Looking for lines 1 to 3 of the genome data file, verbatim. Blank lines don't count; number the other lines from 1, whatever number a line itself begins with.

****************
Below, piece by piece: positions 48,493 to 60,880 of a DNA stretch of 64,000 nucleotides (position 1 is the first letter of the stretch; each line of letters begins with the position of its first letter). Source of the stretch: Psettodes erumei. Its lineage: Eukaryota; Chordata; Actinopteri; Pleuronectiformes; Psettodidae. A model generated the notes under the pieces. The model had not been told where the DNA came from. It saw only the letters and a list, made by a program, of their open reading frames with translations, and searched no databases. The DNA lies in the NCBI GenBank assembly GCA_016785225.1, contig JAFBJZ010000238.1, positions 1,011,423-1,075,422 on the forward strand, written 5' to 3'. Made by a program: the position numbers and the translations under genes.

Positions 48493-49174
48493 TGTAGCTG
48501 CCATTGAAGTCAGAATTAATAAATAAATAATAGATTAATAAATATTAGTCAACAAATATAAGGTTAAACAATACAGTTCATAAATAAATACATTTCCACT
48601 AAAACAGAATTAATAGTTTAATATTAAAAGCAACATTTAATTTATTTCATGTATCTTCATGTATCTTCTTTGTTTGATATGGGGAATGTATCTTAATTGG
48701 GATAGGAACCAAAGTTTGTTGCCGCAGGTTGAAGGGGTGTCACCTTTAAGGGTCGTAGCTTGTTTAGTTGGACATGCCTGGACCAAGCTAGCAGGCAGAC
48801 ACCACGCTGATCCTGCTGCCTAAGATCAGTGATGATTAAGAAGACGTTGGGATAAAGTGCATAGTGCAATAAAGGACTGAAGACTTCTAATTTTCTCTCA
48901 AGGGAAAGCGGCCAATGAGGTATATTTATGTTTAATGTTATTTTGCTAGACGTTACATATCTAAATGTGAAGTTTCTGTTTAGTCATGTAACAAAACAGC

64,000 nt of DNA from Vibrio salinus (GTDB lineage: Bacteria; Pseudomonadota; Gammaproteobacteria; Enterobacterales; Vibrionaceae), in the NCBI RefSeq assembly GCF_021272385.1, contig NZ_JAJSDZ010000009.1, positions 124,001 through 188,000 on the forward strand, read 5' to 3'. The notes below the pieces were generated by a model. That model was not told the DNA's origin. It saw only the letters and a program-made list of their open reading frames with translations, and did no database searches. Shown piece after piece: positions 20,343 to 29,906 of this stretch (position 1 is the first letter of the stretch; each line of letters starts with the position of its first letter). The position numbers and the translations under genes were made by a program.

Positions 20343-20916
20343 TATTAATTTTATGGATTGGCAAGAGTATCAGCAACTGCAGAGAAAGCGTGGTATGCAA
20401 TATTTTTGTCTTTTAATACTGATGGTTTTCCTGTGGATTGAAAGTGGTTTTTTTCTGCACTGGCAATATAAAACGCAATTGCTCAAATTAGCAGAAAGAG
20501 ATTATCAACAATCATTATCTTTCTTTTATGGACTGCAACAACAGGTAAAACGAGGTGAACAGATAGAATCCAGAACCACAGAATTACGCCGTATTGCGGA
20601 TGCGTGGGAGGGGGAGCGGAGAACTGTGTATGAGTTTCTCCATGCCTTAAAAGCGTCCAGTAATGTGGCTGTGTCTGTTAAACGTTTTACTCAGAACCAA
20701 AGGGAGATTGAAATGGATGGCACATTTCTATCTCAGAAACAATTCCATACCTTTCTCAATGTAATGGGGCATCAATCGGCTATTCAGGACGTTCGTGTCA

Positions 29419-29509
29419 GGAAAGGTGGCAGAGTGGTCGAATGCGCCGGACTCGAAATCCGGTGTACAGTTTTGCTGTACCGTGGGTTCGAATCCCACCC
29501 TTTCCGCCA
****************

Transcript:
Below, piece by piece: positions 48,493 to 60,880 of a DNA stretch of 64,000 nucleotides (position 1 is the first letter of the stretch; each line of letters begins with the position of its first letter). Source of the stretch: Psettodes erumei. Its lineage: Eukaryota; Chordata; Actinopteri; Pleuronectiformes; Psettodidae. A model generated the notes under the pieces. The model had not been told where the DNA came from. It saw only the letters and a list, made by a program, of their open reading frames with translations, and searched no databases. The DNA lies in the NCBI GenBank assembly GCA_016785225.1, contig JAFBJZ010000238.1, positions 1,011,423-1,075,422 on the forward strand, written 5' to 3'. Made by a program: the position numbers and the translations under genes.

Positions 48493-49174
48493 TGTAGCTG